Tuesday, January 24, 2006

"Significant legal and practical issues"

James Baker, Counsel for Intelligence Policy in the Department of Justice, said to Congress:
The Department of Justice has been studying Sen. DeWine's proposed legislation. Because the proposed change raises both significant legal and practical issues, the Administration at this time is not prepared to support it.
What was this proposal? Via Glenn Greenwald:
to amend the Foreign Intelligence Surveillance Act of 1978 to modify the standard of proof for issuance of orders regarding non-United States persons from probable cause to reasonable suspicion.
Since a central claim of the Administration in justifying their warrantless taps was that they wanted to apply a lower standard of proof, and that Congress wasn't prepared to support such a change, it's rather unfortunate that their own Justice Department has already dismissed that claim.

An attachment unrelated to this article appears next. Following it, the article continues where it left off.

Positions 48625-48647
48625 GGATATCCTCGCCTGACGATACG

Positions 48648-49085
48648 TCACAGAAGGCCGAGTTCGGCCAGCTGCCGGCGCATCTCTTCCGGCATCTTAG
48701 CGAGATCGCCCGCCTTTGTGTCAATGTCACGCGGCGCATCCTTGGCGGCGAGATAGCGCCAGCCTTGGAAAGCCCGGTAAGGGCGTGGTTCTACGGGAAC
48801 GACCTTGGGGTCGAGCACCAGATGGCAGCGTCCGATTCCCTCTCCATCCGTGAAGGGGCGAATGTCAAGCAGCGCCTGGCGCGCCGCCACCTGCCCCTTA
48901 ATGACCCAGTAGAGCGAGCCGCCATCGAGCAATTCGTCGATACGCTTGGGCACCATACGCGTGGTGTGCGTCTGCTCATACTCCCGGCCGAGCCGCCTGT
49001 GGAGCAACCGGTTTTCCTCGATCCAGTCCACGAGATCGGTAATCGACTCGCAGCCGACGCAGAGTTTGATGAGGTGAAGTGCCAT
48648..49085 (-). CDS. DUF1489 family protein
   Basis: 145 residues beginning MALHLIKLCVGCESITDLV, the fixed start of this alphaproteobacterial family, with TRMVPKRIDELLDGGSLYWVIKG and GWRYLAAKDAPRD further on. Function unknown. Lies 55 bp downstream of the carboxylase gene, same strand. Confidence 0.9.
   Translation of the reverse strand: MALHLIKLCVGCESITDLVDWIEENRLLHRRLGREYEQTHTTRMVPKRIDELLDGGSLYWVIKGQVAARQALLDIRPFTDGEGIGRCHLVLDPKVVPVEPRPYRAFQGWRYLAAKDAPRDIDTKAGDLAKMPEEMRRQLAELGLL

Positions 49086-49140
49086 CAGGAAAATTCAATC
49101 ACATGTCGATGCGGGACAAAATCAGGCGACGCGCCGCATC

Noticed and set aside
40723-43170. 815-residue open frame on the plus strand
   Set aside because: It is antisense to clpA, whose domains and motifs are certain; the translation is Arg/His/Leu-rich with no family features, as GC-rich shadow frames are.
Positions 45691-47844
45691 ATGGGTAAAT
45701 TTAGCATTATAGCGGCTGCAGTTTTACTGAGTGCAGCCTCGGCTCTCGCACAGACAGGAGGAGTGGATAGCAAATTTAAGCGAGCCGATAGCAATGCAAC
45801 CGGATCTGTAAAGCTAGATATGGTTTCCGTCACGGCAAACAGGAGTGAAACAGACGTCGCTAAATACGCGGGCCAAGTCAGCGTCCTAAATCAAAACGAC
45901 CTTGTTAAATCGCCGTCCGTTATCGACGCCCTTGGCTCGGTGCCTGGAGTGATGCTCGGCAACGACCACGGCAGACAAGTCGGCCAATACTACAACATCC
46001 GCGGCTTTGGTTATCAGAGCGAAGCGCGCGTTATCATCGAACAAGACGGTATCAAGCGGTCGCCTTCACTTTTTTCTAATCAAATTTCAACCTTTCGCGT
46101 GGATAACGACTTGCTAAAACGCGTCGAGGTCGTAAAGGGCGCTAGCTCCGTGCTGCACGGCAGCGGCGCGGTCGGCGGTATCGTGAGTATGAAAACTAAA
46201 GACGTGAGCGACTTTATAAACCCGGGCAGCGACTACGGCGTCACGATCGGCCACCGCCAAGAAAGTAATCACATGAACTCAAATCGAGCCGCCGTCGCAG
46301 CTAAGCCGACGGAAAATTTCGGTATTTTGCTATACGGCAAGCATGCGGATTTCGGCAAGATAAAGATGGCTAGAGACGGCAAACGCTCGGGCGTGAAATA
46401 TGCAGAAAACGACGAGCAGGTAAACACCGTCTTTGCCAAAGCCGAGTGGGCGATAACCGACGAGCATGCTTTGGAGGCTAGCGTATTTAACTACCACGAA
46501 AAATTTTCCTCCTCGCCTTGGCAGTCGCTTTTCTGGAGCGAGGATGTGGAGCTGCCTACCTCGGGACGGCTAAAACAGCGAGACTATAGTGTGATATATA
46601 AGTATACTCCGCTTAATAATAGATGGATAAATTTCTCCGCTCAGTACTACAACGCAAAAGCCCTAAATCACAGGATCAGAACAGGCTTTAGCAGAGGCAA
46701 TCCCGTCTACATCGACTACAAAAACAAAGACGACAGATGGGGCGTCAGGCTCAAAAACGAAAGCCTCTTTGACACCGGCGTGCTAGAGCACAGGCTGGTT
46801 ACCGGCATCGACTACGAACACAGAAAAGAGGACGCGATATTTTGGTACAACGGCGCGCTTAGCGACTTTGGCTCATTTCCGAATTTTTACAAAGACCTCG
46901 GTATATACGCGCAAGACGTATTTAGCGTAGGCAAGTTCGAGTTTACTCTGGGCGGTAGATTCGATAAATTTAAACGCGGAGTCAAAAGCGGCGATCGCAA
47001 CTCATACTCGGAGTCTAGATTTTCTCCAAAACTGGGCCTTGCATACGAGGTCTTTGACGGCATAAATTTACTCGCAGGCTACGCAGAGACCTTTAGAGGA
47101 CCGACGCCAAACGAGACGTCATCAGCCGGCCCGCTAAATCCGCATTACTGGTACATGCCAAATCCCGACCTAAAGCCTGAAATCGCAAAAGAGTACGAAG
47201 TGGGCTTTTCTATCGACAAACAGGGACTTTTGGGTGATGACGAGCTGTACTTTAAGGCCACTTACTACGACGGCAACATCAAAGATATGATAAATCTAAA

Baker continued:
It may not be the case that the probable cause standard has caused any difficulties in our ability to seek the FISA warrants we require, and we will need to engage in a significant review to determine the effect a change in the standard would have on our ongoing operations. If the current standard has not posed an obstacle, then there may be little to gain from the lower standard and, as I previously stated, perhaps much to lose.
He also expressed skepticism that "reasonable suspicion" standard would pass constitutional muster.

So, given that they had access to FISA courts which hardly ever refused a request for a warrant, and given that FISA grants them 72 hours after the taps begin to get that warrant, why didn't they follow the legal path, preferring the illegal?